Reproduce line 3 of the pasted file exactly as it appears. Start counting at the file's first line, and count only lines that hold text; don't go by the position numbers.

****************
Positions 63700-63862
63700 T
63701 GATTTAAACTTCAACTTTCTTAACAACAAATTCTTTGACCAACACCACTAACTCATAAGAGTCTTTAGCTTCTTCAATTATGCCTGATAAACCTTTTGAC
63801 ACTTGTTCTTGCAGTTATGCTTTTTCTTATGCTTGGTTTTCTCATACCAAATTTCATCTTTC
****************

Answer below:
63701 GATTTAAACTTCAACTTTCTTAACAACAAATTCTTTGACCAACACCACTAACTCATAAGAGTCTTTAGCTTCTTCAATTATGCCTGATAAACCTTTTGAC